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Story and pictures by Mirinda Osmer
Windows are barriers to the outside world. With so many drivers so focused on their own driving and their own destination, roads can be unsafe. Using medians, bike lanes and even the other side of the road to get to the next light faster is becoming too common. One of the things I’ve noticed is that they rarely have their windows down. I grew up with the windows down, and that helps me remember that there’s more to this world than my destination.
My father has a 1951 Chevy Pickup. With the front-end clip off a 1980 Firebird, a stock 350 cubic inch engine, disk brakes and power steering, he uses his truck as it is—a truck. He hauls plywood, various completed wood shop projects, Christmas trees and the occasional Daisy dog. The windows require hand cranking and are only up if it’s too windy on the freeway or too cold. The doors will rattle if not closed just right and there is only a side view mirror on the driver side. There’s a special process to starting it and the speedometer is broken. The truck has been a vital part of shaping who I am.
The earliest memory I can recall of my father’s old truck is of me, in a faded pastel purple car seat, being told to not put my feet up on the glove compartment. I was so excited by the reach of my legs that I stretched my toes and flexed the metal. “Keep your feet off my dash,” my father said in his no-nonsense voice. From then on, I made sure he wasn’t looking when I stretched my toes. Now, a slight lean forward brings my arms to open it. So much has changed.
Firstly, I learned stronger automotive basics. Mechanical awareness: with the windows always down, it’s easy to hear emergency sirens, engine issues, whether I actually ran over that soda can or successfully straddled it. Look. Listen. Smell. Observe. If something smells like burning oil, maybe it’s me and I need to check that. Things go wrong with old cars. I once had to walk a few miles to my middle school orientation when the engine quit en route—and not having a radio, aux cord, massive GPS/touch screen console/iPad on the dash makes noticing potential and current issues easier. “If you’re so afraid of the thoughts your head that you can’t ride around without the radio on, change the thoughts in your head,” Dad still says.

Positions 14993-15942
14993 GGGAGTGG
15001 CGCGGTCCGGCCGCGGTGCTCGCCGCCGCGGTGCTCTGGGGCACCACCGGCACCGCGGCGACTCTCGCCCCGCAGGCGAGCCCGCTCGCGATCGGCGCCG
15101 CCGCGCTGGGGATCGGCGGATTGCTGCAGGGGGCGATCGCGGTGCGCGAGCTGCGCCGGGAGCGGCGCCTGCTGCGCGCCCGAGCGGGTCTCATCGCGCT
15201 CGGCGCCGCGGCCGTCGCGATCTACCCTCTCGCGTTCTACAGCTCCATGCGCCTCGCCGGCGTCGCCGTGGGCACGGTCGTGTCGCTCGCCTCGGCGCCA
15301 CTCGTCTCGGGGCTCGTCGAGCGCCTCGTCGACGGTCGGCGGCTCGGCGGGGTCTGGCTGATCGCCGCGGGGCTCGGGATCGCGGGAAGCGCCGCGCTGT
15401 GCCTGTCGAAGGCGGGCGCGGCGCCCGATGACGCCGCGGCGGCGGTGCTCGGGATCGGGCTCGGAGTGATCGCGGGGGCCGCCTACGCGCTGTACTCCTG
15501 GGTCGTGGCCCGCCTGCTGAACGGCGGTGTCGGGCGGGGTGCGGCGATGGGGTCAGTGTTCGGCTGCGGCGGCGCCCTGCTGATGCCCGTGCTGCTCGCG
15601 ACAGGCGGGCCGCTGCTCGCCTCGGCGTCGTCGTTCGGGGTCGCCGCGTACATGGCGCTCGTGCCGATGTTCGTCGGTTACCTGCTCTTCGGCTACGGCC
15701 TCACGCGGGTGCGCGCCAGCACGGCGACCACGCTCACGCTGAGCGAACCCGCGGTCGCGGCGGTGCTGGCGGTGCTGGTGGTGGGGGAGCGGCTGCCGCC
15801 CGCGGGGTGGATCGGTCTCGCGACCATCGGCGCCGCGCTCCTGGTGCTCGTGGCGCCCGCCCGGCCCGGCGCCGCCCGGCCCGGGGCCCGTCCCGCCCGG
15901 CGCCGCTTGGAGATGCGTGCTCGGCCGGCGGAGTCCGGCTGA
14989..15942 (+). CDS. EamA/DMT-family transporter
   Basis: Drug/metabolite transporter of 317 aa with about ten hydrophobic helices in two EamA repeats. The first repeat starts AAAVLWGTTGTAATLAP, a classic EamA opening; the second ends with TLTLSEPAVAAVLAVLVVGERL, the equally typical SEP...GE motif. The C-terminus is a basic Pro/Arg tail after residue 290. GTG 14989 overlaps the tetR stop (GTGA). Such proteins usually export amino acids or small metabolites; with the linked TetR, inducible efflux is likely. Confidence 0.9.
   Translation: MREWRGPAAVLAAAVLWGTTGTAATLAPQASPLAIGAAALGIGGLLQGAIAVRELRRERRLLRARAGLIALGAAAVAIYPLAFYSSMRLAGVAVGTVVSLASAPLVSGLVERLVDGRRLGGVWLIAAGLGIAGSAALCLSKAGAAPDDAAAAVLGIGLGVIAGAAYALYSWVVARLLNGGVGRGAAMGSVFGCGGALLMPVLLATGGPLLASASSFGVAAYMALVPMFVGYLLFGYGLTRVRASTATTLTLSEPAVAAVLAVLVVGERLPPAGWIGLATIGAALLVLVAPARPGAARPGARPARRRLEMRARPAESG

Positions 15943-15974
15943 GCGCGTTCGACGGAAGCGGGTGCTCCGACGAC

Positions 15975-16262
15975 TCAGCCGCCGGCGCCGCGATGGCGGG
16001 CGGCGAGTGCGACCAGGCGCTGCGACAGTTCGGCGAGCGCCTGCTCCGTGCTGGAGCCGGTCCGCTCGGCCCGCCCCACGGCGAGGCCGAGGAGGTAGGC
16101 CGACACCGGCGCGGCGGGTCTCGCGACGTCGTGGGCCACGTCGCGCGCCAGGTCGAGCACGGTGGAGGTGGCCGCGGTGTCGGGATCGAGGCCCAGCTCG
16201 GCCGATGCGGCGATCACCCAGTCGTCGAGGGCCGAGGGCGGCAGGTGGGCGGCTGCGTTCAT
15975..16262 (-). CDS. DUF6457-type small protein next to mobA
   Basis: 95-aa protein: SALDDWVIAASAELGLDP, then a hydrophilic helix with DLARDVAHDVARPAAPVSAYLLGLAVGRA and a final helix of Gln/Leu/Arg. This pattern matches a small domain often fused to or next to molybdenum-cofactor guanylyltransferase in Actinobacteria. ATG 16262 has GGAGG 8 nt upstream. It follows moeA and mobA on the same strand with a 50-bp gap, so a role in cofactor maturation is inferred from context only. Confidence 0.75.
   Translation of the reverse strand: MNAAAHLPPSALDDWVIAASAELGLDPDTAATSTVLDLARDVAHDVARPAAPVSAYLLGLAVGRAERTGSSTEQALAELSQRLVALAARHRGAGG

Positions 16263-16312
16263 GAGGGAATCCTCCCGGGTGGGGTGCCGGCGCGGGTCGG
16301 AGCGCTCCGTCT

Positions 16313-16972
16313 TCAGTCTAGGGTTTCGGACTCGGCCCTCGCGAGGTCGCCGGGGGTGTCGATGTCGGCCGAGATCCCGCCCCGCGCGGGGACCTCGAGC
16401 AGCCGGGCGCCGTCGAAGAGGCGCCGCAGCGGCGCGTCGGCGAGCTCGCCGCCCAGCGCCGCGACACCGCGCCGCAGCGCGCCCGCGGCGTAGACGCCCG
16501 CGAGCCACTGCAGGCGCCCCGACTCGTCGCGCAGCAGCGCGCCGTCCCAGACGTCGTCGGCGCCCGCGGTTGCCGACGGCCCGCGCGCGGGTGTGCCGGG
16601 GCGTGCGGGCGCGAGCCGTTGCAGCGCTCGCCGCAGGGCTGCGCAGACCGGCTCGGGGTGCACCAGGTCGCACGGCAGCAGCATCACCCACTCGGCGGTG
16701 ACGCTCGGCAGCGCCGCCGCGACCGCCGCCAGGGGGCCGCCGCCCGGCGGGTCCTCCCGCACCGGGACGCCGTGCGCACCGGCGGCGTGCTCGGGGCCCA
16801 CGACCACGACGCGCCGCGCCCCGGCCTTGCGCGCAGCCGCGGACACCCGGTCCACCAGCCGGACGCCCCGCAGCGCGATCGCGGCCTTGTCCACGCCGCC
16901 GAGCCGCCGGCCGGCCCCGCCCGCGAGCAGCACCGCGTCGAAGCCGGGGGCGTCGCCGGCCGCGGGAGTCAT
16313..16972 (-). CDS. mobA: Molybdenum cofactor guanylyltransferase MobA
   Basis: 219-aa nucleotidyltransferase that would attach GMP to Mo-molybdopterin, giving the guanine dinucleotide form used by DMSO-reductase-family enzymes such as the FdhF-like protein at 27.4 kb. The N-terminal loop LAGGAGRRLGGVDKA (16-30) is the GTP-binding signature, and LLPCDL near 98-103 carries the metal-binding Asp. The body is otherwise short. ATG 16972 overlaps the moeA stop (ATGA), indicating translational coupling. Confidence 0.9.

I also have heightened traffic awareness. With constant rumble and an easily wrinkled body, the truck reminds me what freeway speeds feel like and just how close some calls are. With the recent trend of “me, me, me” driving, my alertness has saved numerous unnecessary trips to the auto body shop.
In addition to seemingly basic principles of mechanical and traffic awareness, the truck has taught me people skills. It’s an instant conversation starter. I know how to make an entrance—drive up nice and slow, maybe wave a hand out the open window. People honk, roll down their windows and shout, or just give a passing thumbs-up and smile to let whomever’s driving know they think the truck is cool. If I don’t smile and wave back, I could ruin this guy’s whole day! No matter what mood I’m in, no matter what kind of rush I think I need to be in, no matter where I’m going or where my mind is, I wave back. I have to. It’s not about me. It’s about making the seven-year-old’s day that had his mom roll down his window so he could wave. It’s about letting the retiree remember going on camping trips in his uncle’s truck “that was just like this but a ’53!” It’s not always about me.
Sure, hauling two kids around the San Fernando Valley in a vintage car isn’t the most practical. But it was never unsafe. I certainly learned more about driving, people, traffic patterns and the world’s different sounds than other millennials, raised in those common dark green mini-vans of the early ‘00’s. There is so much more to this world than the entertainment screen on the back of the headrest. This world is full of stories. And while any car off any lot can be host to life-long memories, the bench seat of my dad’s 1951 Chevy taught me infinitely more about telling stories and experiencing the world. Wave. Ask about the stickers.
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